Seventh Circuit Bucks the Trend, Holding That Class and Collective Action Waivers in Employee Arbitration Agreements Violate the NLRA


In Lewis v. Epic Systems Corp., No. 15-2997 (7th Cir. May 26, 2016) (slip op.), the Seventh Circuit held that class and collective action waivers in arbitration agreements are not enforceable because they violate the National Labor Relations Act (NLRA), 29 U.S.C. §§ 151 et seq. In so doing, the court created a circuit split on this issue with the Second, Fifth, Eighth and Ninth Circuits, which previously rejected challenges to the enforceability of employment arbitration agreements that were based on the NLRA. Sutherland v. Ernst & Young LLP, 726 F.3d 290, 297 (2d Cir. 2013); D.R. Horton, Inc. v. N.L.R.B., 737 F.3d 344, 362 (5th Cir. 2013); Owen v. Bristol Care, Inc., 702 F.3d 1050, 1055 (8th Cir. 2013); Johnmohammadi v. Bloomingdale’s, Inc., 755 F.3d 1072, 1075 (9th Cir. 2014).

The defendant in Lewis required employees to agree to arbitrate all wage and hour claims, and included a class and collective action waiver in its arbitration agreements. Employees did not have an option to opt out of the arbitration agreement, which was made a condition of continued employment. Slip op. at 2.

The Seventh Circuit held that the class and collective action waiver violated Sections 7 and 8 of the NLRA. Section 7 provides that employees have a right “to form, join, or assist labor organizations, to bargain collectively through representatives of their own choosing, and to engage in other concerted activities for the purpose of collective bargaining or other mutual aid or protection.” 29 U.S.C. § 157. Section 8, in turn, provides that an employer shall not “interfere with, restrain, or coerce employees in the exercise of [their Section 7] rights.” 29 U.S.C. § 160(a).

In holding the waiver unenforceable, the court reasoned that “filing a collective or class action suit constitutes ‘concerted activit[y]’ under Section 7,” and that agreements purporting to waive an employee’s rights under the NLRA “are unlawful and may be declared to be unenforceable by the [National Labor Relations] Board.” Slip op. at 3-4. The court further noted that the NLRB had found such waivers unenforceable, and reasoned that the NLRB’s interpretation was entitled to Chevron deference. Slip op. at 6-7 (citing D.R. Horton, Inc., 357 N.L.R.B. No. 184 (2012)).

The court then went on to hold that the Federal Arbitration Act (FAA), 9 U.S.C. §§ 1 et seq., did not change the analysis. The court began by noting that the arbitration agreement itself specified that “if the collective-action waiver is unenforceable, then any collective claim must proceed in court, not arbitration.” Slip op. at 11-12. Because of this language, and because the court earlier held the collective action waiver invalid, there was no basis to compel arbitration. Slip op. at 11-12.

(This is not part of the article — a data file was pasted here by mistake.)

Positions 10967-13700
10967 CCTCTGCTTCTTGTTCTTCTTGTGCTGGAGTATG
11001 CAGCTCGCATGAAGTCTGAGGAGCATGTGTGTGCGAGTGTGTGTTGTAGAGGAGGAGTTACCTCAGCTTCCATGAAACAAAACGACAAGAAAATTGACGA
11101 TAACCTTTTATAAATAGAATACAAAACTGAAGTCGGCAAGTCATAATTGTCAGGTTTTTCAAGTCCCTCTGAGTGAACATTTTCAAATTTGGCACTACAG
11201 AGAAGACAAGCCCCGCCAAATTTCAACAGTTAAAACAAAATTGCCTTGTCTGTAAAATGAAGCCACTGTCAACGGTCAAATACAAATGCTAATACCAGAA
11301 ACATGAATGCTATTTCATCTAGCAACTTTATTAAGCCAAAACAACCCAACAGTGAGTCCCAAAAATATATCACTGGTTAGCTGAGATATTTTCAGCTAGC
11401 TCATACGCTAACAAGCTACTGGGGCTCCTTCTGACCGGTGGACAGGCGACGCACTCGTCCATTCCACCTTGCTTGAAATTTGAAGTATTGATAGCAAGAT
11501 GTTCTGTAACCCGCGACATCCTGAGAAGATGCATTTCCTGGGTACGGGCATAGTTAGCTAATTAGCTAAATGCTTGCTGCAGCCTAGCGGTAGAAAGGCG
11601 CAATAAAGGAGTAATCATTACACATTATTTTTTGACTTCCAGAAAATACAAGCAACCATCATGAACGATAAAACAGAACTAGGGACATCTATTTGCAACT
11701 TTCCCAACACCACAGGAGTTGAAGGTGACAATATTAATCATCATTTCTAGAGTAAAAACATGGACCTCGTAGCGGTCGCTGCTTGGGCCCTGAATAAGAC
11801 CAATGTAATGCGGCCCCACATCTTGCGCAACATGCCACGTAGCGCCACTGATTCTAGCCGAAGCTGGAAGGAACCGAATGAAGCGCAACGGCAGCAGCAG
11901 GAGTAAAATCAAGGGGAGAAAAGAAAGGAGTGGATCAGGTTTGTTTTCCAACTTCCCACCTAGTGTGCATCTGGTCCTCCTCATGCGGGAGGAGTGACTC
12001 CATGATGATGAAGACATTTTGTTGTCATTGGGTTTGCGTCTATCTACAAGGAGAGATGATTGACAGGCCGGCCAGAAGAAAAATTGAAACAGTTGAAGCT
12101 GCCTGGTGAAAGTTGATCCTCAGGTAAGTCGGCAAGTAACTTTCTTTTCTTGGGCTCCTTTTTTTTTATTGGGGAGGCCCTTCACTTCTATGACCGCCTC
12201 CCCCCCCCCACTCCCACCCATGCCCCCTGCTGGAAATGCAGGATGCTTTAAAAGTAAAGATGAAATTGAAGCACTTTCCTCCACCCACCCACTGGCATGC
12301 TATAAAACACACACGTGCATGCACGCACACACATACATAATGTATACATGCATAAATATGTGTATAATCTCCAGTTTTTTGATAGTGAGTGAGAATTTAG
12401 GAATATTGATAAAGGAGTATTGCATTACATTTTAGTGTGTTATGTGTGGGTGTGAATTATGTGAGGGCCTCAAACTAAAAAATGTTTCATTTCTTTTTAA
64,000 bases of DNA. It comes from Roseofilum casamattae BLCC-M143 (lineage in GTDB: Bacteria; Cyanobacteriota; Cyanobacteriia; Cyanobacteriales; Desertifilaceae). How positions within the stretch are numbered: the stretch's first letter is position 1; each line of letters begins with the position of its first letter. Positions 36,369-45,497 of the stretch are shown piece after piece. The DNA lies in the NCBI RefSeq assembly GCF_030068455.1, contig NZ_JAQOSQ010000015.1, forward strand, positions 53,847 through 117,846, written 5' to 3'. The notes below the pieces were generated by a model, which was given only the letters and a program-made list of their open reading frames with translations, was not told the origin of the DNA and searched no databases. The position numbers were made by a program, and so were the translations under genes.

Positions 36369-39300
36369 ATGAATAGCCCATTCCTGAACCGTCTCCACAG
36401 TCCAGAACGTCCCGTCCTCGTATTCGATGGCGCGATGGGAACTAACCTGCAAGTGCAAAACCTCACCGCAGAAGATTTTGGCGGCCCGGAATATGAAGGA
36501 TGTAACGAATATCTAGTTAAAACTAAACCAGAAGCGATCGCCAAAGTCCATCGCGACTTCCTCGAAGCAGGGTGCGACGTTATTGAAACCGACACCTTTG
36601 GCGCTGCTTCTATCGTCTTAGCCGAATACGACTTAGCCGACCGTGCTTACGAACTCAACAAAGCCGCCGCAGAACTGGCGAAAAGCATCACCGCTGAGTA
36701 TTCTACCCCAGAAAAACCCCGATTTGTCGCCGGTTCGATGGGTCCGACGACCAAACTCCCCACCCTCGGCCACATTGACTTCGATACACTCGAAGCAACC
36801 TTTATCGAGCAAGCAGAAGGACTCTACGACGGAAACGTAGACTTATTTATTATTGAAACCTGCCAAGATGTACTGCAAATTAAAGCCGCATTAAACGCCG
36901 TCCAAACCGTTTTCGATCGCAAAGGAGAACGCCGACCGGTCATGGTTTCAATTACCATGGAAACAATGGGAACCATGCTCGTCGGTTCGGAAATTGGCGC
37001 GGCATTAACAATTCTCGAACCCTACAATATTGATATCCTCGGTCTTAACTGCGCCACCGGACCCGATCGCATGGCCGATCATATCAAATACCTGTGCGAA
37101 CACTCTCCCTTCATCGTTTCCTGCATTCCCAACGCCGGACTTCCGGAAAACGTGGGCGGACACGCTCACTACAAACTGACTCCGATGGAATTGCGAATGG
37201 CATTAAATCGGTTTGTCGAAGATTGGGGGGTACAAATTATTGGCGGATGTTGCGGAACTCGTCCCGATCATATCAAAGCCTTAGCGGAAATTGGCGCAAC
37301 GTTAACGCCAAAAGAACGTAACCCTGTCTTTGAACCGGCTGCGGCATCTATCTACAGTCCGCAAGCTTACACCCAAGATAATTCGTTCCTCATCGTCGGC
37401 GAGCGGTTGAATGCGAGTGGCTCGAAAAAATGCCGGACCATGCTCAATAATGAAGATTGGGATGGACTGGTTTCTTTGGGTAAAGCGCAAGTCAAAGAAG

The court further held that there was no conflict between the FAA and the NLRA, because the saving clause of the FAA (Section 2) permits courts to decline to enforce an arbitration agreement on the grounds of illegality, and the court concluded that Section 7 of the NLRA rendered the arbitration clause unlawful. Slip op. at 14. Thus, rather than conflict with one another, the court held that “[h]ere, the NLRA and FAA work hand in glove.” Id.

The court criticized other circuits that had enforced class and collective action waivers in individual employee arbitration agreements, holding that those opinions were not persuasive because “none has engaged substantively with the relevant arguments.” Id. at 14-18.

The court further held that the right to proceed collectively was substantive, not merely procedural, and that the class and collective action waiver in the arbitration agreement was unenforceable for the additional reason that “[a]rbitration agreements that act as a ‘prospective waiver of a party’s right to pursue statutory remedies’—that is, of a substantive right—are not enforceable.” Slip op. at 19-20 (emphasis in original). The court held that this right to proceed collectively came from the NLRA, not the Fair Labor Standards Act. Slip op. at 21.

Because Lewis creates a circuit split on the issue, it is likely to lead to forum shopping by employees who entered into arbitration agreements containing class and collective action waivers, and may create complications for nationwide employers seeking to enforce such agreements. It also means the Supreme Court could be called upon to decide the issue.

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